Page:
Link to Yinzercation/ Big $

A request was received to post the following link to a very interesting post about the growing influence of private money on school districts:

Monday, May 6, 2013

Common core

On another post Anonymous wrote:

NEW POST from Today's PG -
Just the FACTS:

"In defense of the Common Core
Pennsylvania high schools must graduate students who are prepared for the world.
Almost a decade ago, governors from across the country got together to have a long-overdue discussion about why so many students were graduating from high school ill-prepared for college. The business community was sounding the alarm . . ."
The consensus among the governors -- Republicans and Democrats, conservatives and liberals -- was that our students could do better but we had to set higher expectations to get better academic results. With the input of educators, parents and experts in English and math, along with governors and other state leaders, the Common Core State Standards were developed for English and math. Eventually, 46 states voluntarily adopted these standards, including Pennsylvania in 2010.

Lately, there's been a lot of negative chatter about the Common Core, much of it based on ill-informed speculation that it is a federal government plot to "take over" our local schools, dictate classroom curriculum or compile databases on our kids for some sinister, unstated purpose. In reality, the Common Core is a state-led initiative that involves no new student-data collection and in no way usurps Pennsylvania's long history of local control.

The Pennsylvania Common Core Standards will help give our students, parents and taxpayers assurance that the resources we put into education are truly preparing our graduates for the challenges they will face beyond high school -- whether that means moving on to vocational training, joining the workforce, enlisting in the military or pursuing a post-secondary degree.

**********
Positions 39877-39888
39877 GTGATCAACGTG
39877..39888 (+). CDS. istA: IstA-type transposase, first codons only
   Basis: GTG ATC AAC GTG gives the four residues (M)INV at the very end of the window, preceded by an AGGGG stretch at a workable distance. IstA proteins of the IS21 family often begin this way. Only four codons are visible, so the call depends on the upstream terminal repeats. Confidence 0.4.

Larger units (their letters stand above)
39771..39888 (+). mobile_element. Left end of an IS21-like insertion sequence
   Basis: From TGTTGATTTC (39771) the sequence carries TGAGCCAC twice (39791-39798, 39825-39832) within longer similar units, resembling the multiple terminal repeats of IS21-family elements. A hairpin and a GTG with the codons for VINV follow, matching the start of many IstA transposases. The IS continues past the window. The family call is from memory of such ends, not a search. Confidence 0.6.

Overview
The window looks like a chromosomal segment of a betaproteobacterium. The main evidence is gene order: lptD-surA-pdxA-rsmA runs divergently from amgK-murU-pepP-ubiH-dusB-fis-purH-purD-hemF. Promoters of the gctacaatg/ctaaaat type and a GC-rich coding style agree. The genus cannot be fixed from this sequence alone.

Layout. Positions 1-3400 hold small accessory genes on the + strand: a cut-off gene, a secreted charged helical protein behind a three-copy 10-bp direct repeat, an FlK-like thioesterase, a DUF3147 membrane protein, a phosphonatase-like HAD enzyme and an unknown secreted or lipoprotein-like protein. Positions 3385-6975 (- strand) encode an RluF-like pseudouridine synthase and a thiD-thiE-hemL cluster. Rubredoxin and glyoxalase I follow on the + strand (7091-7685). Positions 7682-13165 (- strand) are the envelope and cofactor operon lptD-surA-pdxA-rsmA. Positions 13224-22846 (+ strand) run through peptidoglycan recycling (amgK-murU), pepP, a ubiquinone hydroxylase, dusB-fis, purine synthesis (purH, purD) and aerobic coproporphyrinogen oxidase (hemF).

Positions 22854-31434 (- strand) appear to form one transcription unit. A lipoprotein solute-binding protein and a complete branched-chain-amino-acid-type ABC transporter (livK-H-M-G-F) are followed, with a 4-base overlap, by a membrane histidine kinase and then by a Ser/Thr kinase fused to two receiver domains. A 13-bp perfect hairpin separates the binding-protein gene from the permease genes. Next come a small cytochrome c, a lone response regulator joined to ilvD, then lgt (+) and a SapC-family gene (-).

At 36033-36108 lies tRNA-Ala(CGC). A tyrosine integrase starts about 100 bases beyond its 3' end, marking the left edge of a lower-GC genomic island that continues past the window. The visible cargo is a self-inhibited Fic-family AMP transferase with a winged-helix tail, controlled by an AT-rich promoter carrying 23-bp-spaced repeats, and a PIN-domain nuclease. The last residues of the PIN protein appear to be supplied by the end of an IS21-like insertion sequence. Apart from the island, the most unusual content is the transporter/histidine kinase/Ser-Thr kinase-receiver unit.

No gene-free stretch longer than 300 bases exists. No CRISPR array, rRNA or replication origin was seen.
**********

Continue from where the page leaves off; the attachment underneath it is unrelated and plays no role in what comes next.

To understand why the Pennsylvania Common Core Standards are necessary, consider the issues our schools and employers have been trying to address.

In 2012, about 32 percent of high school graduates in Allegheny County received diplomas despite failing to show proficiency in math and reading. . .
If these under-prepared graduates went on to post-secondary education, there's a good chance they'd either drop out or have to take time-consuming and costly remedial courses to learn what they should have learned in high school.

This lack of preparedness damages the region's economy, too. According to the state Department of Labor and Industry, nearly 7,000 job openings in seven Western Pennsylvania counties went unfilled for 90 days or more this year, in large part because employers couldn't find adequately skilled workers.

The fact is, giving a high school diploma to a student who is not proficient cheats the student and the taxpayers. . .
The standards don't tell teachers how to structure their lesson plans, they don't dictate which textbooks your kids have to use, and they don't undermine local control by school districts. The standards simply set the bar for what our students should know at each grade level. They serve as a floor of basic academic expectations, not a ceiling that limits a student's learning. If a school or district wants to set a higher academic bar than what is dictated by the Pennsylvania Common Core Standards, they are free to do so.

To ensure that academic standards are being met, our public schools use the Pennsylvania System of School Assessments and the Keystone Exams. The Keystone Exams are used in high school to ensure graduate preparedness, and when students fail a Keystone Exam, they can get additional instruction and re-take them. The goal is to make sure we aren't failing those students by letting them graduate unprepared.

Those who say we should abandon Pennsylvania Common Core Standards don't have a workable alternative.

Doing so would mean stranding the commonwealth's students on an island of academic mediocrity and lost opportunities. Our students, parents, employers and taxpayers deserve better."

Wednesday, May 1, 2013

Westinghouse principal moves to online academy

On another post Anonymous wrote:

new posting:
The new board minutes list Shemeca Crenshaw as moving from Westinghouse principal to principal of the Online Academy at the end of this school year. Could this be in response to the number of teachers who have left Westinghouse? Two more left this month.

Who will the board bring in as principal now?